the folks that deny it is a problem probably work for those crappy companies who stage their employees / slaves in Mickey D's parking lots or convenience store / gas stn parking lots to save on having a station for them to operate out of . they brainwash their lackeys to believe it is good for response times instead of saving the company $$$.

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Are stress related issues a problem in EMS no matter the country? Yes.

Are suicides due to work underreported across all professions? Yes.

Are EMS workers at higher risk of a work-stress related problem than the general public? Yes.

Do we as a profession need to do better at acknowledging this and making resources available? Hell yes.

Is mikeymedic actually a little kid posting from his mama's basement who should be patted on the head and told to visit the real world one of these days? More and more I say yes.

Edited by triemal04
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https://www.facebook.com/NocturnalMedic/photos/a.218241281588116.54069.217814264964151/794761313936107/?type=1&theater

Mr. Sharp, 29, of Philadelphia, died Wednesday, February 11, 2015 in Demopolis, Alabama.

He was a lifelong resident of Neshoba County. He was a graduate of Neshoba Central High School and East Central Community College. He worked as a flight paramedic for Air Evac Lifeteam in Demopolis, Alabama and also as a paramedic for Metro Ambulance Service in Meridian. Mr. Sharp was a member of Mt. Carmel Baptist Church and a member of Linwood Volunteer Fire Department.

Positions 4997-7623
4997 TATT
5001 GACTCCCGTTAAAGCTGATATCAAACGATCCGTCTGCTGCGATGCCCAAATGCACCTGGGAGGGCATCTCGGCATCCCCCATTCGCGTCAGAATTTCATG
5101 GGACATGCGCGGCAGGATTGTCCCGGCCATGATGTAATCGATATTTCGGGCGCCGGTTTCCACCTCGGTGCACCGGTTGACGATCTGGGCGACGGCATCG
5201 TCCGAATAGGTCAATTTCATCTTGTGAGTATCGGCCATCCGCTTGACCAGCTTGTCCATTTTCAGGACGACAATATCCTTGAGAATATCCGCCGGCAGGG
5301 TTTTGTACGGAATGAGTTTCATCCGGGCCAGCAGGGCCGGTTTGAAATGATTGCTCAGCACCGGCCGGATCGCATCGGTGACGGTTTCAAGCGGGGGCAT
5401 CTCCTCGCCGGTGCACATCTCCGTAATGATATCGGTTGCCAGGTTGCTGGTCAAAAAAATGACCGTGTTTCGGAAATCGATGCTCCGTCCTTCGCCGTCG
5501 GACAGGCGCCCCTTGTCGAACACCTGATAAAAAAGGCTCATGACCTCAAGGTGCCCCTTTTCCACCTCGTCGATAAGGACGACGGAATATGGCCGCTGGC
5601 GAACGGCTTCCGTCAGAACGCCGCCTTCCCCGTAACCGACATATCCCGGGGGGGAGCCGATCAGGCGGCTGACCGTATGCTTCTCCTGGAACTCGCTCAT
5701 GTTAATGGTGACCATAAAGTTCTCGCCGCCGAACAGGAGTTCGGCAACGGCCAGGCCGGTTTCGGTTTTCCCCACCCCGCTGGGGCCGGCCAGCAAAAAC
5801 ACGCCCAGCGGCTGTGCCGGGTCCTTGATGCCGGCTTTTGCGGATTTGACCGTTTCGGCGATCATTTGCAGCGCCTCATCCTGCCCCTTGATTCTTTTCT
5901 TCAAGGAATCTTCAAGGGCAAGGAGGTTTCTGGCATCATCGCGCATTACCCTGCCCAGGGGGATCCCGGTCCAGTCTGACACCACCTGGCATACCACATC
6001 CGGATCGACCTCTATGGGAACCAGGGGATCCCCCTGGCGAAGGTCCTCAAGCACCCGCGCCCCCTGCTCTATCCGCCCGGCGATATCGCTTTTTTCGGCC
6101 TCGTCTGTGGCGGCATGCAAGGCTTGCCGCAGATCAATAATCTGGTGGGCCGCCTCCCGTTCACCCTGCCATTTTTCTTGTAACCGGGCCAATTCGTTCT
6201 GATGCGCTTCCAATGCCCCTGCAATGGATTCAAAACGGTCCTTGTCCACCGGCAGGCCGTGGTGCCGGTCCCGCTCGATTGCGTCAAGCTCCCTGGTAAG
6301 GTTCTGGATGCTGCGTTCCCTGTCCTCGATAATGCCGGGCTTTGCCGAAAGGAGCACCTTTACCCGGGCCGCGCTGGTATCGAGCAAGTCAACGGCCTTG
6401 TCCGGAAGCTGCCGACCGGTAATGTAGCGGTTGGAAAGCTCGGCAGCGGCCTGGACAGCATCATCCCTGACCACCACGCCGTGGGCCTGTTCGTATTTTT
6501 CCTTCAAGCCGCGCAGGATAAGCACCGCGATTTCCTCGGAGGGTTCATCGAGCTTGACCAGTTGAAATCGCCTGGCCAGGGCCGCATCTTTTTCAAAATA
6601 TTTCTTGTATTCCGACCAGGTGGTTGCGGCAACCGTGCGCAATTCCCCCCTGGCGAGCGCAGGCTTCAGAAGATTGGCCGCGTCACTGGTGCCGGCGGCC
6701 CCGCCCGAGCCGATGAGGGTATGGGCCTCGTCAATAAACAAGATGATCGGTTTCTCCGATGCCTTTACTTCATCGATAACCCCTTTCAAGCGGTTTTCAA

Survivors include his girlfriend, Courtney Townsend of Forest; parents, Danny and Penny Sharp of Philadelphia; sister, Amy Sharp of Brandon; paternal grandparents, Ed and Martha Sharp of Philadelphia; aunt, Gail Turner (Steve) of Philadelphia; uncles, Brad Permenter (Jimmie) of Philadelphia and Walt Permenter (Marie) of Philadelphia and several cousins.

Mr. Sharp was preceded in death by his maternal grandparents, Ed and Marlene Permenter.

Pallbearers will be Ryan Turner, Wesley Spears, Thomas Tinsley, Mark Pankratz, Coker Fulton, Byron Tullos, Chris Fortune and Clark Hodge. Honorary pallbearers will be members of the EMS community and Linwood Volunteer Fire Department.

Edited by Arctickat

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https://www.facebook.com/NocturnalMedic/photos/a.218241281588116.54069.217814264964151/794761313936107/?type=1&theater

Mr. Sharp, 29, of Philadelphia, died Wednesday, February 11, 2015 in Demopolis, Alabama.

He was a lifelong resident of Neshoba County. He was a graduate of Neshoba Central High School and East Central Community College. He worked as a flight paramedic for Air Evac Lifeteam in Demopolis, Alabama and also as a paramedic for Metro Ambulance Service in Meridian. Mr. Sharp was a member of Mt. Carmel Baptist Church and a member of Linwood Volunteer Fire Department.

Survivors include his girlfriend, Courtney Townsend of Forest; parents, Danny and Penny Sharp of Philadelphia; sister, Amy Sharp of Brandon; paternal grandparents, Ed and Martha Sharp of Philadelphia; aunt, Gail Turner (Steve) of Philadelphia; uncles, Brad Permenter (Jimmie) of Philadelphia and Walt Permenter (Marie) of Philadelphia and several cousins.

Mr. Sharp was preceded in death by his maternal grandparents, Ed and Marlene Permenter.